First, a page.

Je Suis France

Je Suis France, photo by Kate Zimmerman

More images:

Je Suis France, photo by Kevin GriggsJe Suis France, photo by Kevin Griggs

The roots of Je Suis France date to the late 90s, when DJ Hammond and (aka OJ) and Ryan Martin (aka the Darkness) moved to Athens, GA and decided to put together a band. Inspired by friends in the Masters of the Hemisphere, they recruited an early incarnation of the band amongst friends at the UGA radio station. With members OJ, the Darkness, Chris Rogers (aka Crog) and Ryan Bergeron (aka Ice), the France was up and running.

The band began gigging in Athens and quickly earned a reputation for their entertaining and unpredictable live shows. While sonic comparisons to classic indie rock like Pavement abounded, the band courted a level of absurdity and whimsy that set it apart. Soon Je Suis France was recording its self-titled first album for David Lowery’s (of Camper Van Beethoven) Pitch-a-Tent label.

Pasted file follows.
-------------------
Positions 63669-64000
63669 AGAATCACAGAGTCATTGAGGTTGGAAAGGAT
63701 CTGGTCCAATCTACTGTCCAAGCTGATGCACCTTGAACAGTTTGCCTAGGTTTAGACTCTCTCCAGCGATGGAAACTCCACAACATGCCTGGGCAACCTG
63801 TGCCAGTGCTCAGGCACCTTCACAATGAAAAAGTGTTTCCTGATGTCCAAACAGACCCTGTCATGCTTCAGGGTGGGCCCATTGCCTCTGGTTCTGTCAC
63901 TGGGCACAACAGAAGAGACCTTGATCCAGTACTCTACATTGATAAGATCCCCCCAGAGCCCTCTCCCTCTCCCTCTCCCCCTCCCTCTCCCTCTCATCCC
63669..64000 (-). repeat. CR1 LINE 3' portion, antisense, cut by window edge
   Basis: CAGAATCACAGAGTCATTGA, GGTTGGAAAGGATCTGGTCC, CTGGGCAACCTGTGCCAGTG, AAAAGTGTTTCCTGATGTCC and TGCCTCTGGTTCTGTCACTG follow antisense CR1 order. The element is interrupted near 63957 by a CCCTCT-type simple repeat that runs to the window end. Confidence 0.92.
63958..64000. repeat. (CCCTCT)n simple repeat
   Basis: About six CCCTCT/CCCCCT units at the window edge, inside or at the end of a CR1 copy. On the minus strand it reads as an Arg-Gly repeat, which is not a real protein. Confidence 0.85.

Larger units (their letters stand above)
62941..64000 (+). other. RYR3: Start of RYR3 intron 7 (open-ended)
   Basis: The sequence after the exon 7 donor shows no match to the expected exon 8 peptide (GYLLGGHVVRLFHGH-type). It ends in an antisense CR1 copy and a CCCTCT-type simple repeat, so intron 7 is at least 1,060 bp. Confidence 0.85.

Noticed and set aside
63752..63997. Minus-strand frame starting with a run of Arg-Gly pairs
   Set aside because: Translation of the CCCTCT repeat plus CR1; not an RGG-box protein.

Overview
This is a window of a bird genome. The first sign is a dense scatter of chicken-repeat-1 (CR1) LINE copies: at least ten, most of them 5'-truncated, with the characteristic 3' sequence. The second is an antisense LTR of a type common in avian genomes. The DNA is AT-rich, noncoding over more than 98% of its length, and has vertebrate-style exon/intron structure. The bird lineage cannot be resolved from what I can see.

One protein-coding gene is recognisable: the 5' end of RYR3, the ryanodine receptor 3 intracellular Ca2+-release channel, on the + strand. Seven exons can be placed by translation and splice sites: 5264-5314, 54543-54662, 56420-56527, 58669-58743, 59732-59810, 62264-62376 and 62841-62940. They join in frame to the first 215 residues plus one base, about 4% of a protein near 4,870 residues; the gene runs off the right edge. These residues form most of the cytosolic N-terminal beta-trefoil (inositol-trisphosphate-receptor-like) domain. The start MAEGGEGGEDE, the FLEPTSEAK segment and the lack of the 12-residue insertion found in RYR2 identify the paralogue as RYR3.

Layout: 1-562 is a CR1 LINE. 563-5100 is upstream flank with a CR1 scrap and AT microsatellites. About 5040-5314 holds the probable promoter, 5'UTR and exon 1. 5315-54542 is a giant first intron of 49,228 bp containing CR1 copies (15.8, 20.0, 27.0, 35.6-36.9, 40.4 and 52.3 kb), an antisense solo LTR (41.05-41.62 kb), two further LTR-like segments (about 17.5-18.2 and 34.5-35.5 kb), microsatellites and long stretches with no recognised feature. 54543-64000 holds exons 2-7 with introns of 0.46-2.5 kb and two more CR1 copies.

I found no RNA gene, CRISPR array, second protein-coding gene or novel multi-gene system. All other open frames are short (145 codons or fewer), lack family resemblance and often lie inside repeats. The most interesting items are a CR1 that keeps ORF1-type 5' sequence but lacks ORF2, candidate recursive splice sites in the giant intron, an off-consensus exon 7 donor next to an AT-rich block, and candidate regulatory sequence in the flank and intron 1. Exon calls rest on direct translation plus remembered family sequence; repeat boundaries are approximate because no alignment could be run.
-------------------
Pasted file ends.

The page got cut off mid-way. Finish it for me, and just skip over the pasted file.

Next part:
With the addition of drummer Jeff Griggs (formerly of the Masters of the Hemisphere) in 1999, however, things really started to gel for the France. JSF began gigging a lot and became a faily well known entity in Athens. The band then added Sean Rawls (aka SA, also of the Masters of the Hemisphere and later of San Francisco’s Still Flyin) and recorded their second album Fantastic Area for Orange Twin Records.

As the France began recording their third full length album, they gradually added three more members. First was second drummer and multi-instrumentalist Jeremy Wheatley (aka the Lord, of the Low Lows and Parker & Lily) then Jon Croxton (Flip Scoldjah and the Wee Turtles) and keyboardist Ken Henslee (aka the Tinkler). Je Suis France was now a 9 person collective and their musical vision was quickly widening.

The result is Afrikan Majik, a sprawling 12 song arc that captures Je Suis France at the pinnacle of their powers. Raging, 10+ minute krautrock jams lead into short garagey nuggets that bring to mind Here Come the Warm Jets played by Superchunk. And while such a description might suggest an air of crippling pretension, the band’s mission is anything but.

Related News